I’m planning to externally power my Nikon D5300 DSLR camera during the upcoming total solar eclipse in April 2024. I’ve found several knockoffs to the factory EP-5A which replaces the regular battery with an adapter that normally plugs into an EH-5a AC adapter. The specs I’ve found on the AC adapter says it supplies 9VDC @ 4.5A. I’m assuming that the 9V is converted down to the nominal 7.2V that a normal battery provides as I don’t know if the camera can actually take 9V. I’ve measured a fully charged battery and saw just under 8V. I’ve already put questions into Nikon Support today about all of this.
However, I’m probably not going to be around any wall outlets during my observations so that leads me into using a power brick. My choice is an Anker 25600mAh (65W). USB-C output is rated 9V@3A. Both D30V30F7 and D36V50F7 maximum output current curves show 9V input will work, but the D36 is just barely operational. So if I choose to built my own adapter, it looks like the D30V30F7 is the ticket. I found several USB-C cables that have the appropriate PD chips inside that can supply the 9V input voltage to the regulator.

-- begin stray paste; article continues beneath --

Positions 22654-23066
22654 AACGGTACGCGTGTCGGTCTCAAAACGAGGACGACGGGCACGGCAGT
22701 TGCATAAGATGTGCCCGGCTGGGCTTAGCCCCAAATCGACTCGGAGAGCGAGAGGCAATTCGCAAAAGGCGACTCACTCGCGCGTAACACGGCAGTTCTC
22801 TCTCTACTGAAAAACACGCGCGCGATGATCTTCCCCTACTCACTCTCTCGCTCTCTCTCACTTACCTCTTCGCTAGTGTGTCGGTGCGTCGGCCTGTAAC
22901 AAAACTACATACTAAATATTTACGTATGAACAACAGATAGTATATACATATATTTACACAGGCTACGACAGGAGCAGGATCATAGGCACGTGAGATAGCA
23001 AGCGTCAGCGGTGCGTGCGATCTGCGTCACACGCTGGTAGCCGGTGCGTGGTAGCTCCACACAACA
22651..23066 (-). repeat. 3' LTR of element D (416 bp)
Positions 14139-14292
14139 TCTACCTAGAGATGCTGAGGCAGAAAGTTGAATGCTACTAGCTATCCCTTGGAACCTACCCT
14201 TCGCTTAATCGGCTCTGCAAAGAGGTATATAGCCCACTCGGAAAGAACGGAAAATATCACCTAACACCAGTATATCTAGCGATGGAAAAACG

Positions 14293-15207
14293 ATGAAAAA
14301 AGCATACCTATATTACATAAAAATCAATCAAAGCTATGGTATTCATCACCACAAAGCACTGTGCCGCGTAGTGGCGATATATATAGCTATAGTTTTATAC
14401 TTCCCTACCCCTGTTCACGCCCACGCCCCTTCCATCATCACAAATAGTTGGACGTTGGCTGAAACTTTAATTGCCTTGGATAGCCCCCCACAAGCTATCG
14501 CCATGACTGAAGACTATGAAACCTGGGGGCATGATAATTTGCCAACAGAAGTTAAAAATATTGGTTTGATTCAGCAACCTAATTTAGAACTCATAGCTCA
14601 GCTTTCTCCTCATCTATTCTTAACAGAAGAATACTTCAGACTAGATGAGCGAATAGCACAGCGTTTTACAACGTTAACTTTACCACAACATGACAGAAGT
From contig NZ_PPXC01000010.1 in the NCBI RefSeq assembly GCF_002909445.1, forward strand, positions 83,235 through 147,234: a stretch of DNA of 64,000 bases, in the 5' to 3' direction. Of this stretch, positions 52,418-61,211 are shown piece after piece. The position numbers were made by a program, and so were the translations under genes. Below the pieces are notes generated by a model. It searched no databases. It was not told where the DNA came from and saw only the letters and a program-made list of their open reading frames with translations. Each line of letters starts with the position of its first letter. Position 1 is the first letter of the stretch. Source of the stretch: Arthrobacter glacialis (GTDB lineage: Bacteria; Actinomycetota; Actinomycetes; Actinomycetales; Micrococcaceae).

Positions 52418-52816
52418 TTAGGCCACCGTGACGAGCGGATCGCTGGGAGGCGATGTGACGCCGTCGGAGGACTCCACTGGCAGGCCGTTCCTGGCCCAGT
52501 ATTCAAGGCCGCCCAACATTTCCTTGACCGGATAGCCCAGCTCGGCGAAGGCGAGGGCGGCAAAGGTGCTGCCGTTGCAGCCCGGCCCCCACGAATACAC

- Given that the input voltage is going to be 9V, how hot can I expect the regulator to get? I’m assuming that the camera will not take more than 2A in operation (video recording for 3 hours, with a couple of interruptions due to hitting a maximum file size and/or a battery swap).
- Is there any recommended way to attach a heatsink?
- Will customized components for efficiency (since Vin < 10V) help with heat?
- Would using a D36V50F7 vs. the D30 lower the temperature?
- Should I consider upping the input voltage to 15V? The Anker can support it but does it gain me anything in running time, lower temps, etc.?